His government has largely failed to deliver Democracy where his own party is refusing its own members who are civil servants to participate in its internal democratic processes – Bulela ditswe – is the case in point. If the party can stifle Democracy within itself, where else would it prevail? The President’s government has dismally failed to instil Discipline on its Ministers who have continued unabated, to run their ministries at some points with no boards of directors for example. We have seen how Ministers with impunity, went on window shopping sprees for aircrafts in Brazil and committing public funds to some questionable deals in Abu Dhabi. If Discipline was applied as we were made to believe it would, these ministers would have been the perfect example.  To be fair to the President, the only D that he could confidently be proud of is Dignity in so far as the housing appeal initiative is concerned. Vulnerable members of the society have been provided with decent shelter. This is acknowledged!  Development is seriously lacking behind because if the other Ds are compromised, the rest inevitably fail. To this day, you hardly hear the President, his deputy and ministers mentioning the 5 Ds in direct or veiled terms. They (5 Ds) have since ceased to be relevant to the political and socio-economic landscape of the country. When the 5 Ds failed to see light of day, anything that would follow would be disaster. The greatest threat and fear to ordinary Batswana is poverty and unemployment which I will argue, the President has failed to decisively deal with. Government has embarked on an overambitious path of poverty eradication as opposed to poverty reduction. It is not wrong to be ambitious or overambitious but it ought to be realistic given your prevailing circumstances and capacity. It is, however, acknowledged that the first Sustainable Development Goal of the UN aims to “End poverty in all its forms everywhere”. For example, backyard gardening which was the flagship of His Honour the Vice President, has dismally failed and has in the process, left the would-be beneficiaries still trapped in poverty with huge arrears in water bills. He hardly talks about backyard gardening because there is nothing political to salvage. As someone said the other day, one doesn’t know whether to ‘yawn with boredom or laugh with disbelief’.  There was no how this initiative could succeed given the severe water shortage in the country at the time. In the meantime, huge financial resources have gone down the drain. Given the limited resources which are themselves not properly managed in most instances (the Public Accounts Committee sessions with different accounting officers have proved it), Botswana cannot under our circumstances, eradicate poverty. That said; a lot of financial and other resources have been directed at poverty eradication. The question that the President has to answer on Monday is whether the returns from poverty reduction (eradication) initiatives are commensurate with financial resources so far invested. I am not suggesting however that government has not put in programmes to deal with poverty issues affecting Batswana.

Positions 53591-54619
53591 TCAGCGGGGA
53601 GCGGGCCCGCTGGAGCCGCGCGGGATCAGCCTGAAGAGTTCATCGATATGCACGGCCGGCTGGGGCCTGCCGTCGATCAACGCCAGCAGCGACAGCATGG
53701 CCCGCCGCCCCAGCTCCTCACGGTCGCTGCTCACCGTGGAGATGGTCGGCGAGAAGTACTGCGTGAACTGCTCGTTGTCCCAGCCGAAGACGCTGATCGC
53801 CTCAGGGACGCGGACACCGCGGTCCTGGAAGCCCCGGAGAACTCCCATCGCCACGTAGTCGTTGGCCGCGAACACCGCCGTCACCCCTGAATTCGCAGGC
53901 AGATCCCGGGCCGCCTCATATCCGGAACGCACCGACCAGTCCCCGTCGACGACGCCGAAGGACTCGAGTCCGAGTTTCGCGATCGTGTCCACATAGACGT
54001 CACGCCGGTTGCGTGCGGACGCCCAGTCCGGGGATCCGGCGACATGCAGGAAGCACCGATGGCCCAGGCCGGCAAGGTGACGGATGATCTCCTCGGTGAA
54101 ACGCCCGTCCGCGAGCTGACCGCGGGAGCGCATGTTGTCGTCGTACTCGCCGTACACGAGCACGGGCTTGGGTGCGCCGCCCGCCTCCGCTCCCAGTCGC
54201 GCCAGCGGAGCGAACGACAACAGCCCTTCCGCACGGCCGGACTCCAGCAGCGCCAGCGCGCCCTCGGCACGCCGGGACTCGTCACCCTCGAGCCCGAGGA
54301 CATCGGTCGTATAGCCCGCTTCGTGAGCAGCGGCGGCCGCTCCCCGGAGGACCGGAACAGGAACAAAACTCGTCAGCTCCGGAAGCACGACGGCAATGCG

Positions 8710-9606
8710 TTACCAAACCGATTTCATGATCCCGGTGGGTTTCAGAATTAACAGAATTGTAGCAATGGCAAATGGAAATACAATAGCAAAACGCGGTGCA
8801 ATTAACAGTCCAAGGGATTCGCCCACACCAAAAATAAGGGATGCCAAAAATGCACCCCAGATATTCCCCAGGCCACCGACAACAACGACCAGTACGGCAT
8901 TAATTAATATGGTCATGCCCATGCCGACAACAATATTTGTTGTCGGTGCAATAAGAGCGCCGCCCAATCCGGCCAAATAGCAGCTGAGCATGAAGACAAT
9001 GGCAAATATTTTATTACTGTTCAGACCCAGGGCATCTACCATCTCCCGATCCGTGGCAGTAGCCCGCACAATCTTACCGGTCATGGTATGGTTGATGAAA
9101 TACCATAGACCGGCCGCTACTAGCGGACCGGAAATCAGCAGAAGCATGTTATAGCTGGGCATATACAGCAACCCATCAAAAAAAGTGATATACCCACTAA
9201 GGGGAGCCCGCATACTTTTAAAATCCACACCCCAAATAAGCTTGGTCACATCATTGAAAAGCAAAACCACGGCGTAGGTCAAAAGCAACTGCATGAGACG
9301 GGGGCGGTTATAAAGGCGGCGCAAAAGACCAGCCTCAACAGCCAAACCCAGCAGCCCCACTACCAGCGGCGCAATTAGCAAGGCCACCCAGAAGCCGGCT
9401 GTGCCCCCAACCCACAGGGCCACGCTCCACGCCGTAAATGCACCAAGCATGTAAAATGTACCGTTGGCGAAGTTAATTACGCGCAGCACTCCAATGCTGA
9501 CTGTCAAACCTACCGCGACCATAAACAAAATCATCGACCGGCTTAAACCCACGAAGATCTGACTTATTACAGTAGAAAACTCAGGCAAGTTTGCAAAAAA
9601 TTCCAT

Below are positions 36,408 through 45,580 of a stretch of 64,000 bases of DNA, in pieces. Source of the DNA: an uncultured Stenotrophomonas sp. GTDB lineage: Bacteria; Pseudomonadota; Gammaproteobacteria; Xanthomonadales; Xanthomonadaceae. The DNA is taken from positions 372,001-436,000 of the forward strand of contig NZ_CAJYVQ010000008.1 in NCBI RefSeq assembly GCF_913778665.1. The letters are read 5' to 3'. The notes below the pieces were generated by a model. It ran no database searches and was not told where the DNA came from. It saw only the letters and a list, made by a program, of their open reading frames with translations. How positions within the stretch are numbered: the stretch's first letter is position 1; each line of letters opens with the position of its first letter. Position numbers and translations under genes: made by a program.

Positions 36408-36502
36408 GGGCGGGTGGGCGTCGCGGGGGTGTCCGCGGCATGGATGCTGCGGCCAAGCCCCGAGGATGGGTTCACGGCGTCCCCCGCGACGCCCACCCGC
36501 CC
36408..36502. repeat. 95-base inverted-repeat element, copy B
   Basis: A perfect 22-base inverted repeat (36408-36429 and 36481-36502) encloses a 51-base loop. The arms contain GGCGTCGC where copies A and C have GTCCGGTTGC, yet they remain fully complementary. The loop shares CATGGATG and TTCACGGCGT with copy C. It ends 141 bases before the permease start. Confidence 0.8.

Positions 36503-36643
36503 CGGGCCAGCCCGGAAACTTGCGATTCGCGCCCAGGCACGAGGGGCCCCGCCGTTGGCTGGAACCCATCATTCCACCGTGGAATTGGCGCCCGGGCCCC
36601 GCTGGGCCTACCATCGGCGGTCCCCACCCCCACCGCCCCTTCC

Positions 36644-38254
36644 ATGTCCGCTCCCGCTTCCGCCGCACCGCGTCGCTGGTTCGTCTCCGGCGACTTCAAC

In April 2014, The Voice newspaper carried a story titled “Govt. splash P293 M on poverty eradication” in financial years 2012/13 and 2013/14. The paper further quoted the Programme Coordinator as having said that “out of the 45,000 destitute Batswana identified across the country by social workers, 7789 have benefitted from the programme. At least 1169 beneficiaries are identified as success stories or excelling under the programme”. It goes without saying that 8958 beneficiaries have benefitted in one form or the other from the P293m. These numbers tell us on a very simplistic approach that poverty reduction is such a massive challenge to address, let alone poverty eradication. About 36 000 or so destitute Batswana were as at 2014, still out in the cold to benefit from the programme. Unemployment, which is a direct cause of poverty, continues to rise. It is suggested that the unemployment rate is at about 25% or thereabout. Nothing suggests this figure will reduce anytime soon. His Honour the Vice President and whose other task is to create jobs, is failing in this regard. He is the same man who chaired a cabinet sub-committee whose mandate amongst others, was to deal with extreme caution with the BCL mine situation given its importance to the overall national economy. His Honour would have been the last person to close the mine given his unfettered proximity to the skill and expertise of those who advise him in these kinds of matters.  One would have thought that the caution would even be more extreme considering that he will be seized as the future President, with the ramifications of BCL closure politically and otherwise. The Provincial Liquidator’s report on BCL suggests that the mine was collapsed primarily by incompetent management as opposed to the line of argument pursued by government – mine unprofitability due to low commodity prices. In the process, over 5000 workers together with their immediate and extended family members, are not sure of their next meal. This is the result of economics playing second fiddle to political expediency. 

President Khama’s administration, having deserted the 5Ds roadmap, has since been characterised by programmes underpinned by political expediency which at the end of the day, do not translate into the bigger benefit of citizens. The 5 Ds would have accommodated in large measure good governance, accountability and the rule of law. These are principles which have remained lacking in President Khama’s administration the result of which is the current haemorrhaged state of affairs of the country. I am still convinced that had President Khama stuck to his roadmap which I must confess was appealing and compelling, he would have under the circumstances taken Botswana to some level. The call by His Honour the Vice President that this year’s SONA will be the mother of all SONAs is simply the repetition of the movie we have seen before. We are more likely to see more money thrown at problems with no corresponding or negligible returns. We have seen this movie before and it will be more of the same. It will be interesting to find out how this time around, the President addresses poverty reduction (eradication) and unemployment in his last SONA because to ordinary Batswana, these are matters of life-and-death. Judge for Yourself! Send your comment to:  This email address is being protected from spambots. You need JavaScript enabled to view it.